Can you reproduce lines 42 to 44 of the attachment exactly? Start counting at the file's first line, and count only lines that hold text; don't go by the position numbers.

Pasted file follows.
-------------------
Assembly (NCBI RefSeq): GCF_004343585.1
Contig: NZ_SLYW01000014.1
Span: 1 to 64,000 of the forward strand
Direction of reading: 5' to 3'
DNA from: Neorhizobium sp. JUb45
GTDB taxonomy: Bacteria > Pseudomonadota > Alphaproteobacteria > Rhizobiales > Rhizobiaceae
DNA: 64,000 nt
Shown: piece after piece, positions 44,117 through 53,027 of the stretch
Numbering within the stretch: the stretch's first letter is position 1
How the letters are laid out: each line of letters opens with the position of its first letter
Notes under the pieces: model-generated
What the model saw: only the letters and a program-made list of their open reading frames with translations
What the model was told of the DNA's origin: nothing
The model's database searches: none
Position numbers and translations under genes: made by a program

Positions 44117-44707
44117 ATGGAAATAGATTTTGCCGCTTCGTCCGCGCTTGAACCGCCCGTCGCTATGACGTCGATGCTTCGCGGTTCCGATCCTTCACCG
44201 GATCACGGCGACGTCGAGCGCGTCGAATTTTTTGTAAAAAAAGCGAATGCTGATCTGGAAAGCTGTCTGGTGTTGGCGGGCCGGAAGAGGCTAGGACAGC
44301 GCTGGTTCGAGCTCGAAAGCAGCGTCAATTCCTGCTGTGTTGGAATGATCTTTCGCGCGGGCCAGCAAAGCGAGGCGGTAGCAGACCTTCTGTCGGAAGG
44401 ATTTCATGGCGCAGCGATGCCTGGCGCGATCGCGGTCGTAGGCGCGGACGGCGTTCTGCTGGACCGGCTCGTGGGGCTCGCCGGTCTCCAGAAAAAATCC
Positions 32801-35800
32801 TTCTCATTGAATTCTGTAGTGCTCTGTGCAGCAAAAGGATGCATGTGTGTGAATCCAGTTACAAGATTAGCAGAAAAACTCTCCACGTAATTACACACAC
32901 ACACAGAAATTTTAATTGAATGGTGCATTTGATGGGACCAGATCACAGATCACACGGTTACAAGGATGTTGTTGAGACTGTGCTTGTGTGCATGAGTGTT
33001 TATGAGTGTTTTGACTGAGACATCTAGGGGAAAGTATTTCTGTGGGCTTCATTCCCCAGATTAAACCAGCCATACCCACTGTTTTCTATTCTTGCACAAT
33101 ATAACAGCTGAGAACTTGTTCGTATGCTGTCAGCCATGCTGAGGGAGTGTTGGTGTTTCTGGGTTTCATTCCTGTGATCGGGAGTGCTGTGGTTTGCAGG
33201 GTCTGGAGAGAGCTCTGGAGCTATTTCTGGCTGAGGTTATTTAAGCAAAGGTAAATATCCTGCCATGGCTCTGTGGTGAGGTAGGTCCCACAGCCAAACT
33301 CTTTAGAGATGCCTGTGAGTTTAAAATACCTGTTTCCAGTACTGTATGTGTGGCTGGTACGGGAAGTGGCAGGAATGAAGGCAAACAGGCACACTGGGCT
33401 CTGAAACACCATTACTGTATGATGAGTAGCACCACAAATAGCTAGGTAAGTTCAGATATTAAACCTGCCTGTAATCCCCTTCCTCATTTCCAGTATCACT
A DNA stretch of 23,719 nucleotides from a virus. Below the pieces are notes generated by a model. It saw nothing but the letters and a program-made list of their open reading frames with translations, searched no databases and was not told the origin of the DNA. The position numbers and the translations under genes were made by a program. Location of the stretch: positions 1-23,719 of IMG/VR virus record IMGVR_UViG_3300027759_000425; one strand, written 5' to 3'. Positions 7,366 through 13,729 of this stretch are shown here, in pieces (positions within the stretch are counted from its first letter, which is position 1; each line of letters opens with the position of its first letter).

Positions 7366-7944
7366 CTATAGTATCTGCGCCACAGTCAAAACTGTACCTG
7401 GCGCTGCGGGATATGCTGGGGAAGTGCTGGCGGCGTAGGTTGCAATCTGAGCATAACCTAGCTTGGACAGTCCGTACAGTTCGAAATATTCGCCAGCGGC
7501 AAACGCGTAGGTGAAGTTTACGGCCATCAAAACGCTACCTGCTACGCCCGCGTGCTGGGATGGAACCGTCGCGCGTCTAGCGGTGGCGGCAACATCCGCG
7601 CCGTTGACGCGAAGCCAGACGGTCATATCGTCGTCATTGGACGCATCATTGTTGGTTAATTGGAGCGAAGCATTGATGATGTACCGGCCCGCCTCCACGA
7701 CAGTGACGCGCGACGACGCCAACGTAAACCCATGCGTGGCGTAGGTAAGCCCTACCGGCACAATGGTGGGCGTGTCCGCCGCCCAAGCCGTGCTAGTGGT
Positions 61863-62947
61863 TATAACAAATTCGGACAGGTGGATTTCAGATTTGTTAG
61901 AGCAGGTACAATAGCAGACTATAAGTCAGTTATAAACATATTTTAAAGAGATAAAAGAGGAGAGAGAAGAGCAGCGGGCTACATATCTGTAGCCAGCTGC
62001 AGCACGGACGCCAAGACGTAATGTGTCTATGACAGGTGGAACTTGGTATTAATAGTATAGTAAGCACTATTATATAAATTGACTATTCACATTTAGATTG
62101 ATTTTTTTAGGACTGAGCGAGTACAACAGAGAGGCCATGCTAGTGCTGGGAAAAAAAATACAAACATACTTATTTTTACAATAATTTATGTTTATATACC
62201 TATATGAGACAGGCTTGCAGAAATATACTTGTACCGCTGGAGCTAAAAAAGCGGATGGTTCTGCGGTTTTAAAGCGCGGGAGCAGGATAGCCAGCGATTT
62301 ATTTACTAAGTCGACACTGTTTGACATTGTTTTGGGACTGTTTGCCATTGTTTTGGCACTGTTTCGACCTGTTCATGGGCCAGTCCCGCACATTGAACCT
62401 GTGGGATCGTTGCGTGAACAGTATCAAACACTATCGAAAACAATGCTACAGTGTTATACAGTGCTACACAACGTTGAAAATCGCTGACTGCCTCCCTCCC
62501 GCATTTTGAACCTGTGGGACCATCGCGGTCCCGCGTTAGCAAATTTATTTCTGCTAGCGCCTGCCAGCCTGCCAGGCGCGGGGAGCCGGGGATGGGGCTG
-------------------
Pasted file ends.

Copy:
62301 ATTTACTAAGTCGACACTGTTTGACATTGTTTTGGGACTGTTTGCCATTGTTTTGGCACTGTTTCGACCTGTTCATGGGCCAGTCCCGCACATTGAACCT
62401 GTGGGATCGTTGCGTGAACAGTATCAAACACTATCGAAAACAATGCTACAGTGTTATACAGTGCTACACAACGTTGAAAATCGCTGACTGCCTCCCTCCC
62501 GCATTTTGAACCTGTGGGACCATCGCGGTCCCGCGTTAGCAAATTTATTTCTGCTAGCGCCTGCCAGCCTGCCAGGCGCGGGGAGCCGGGGATGGGGCTG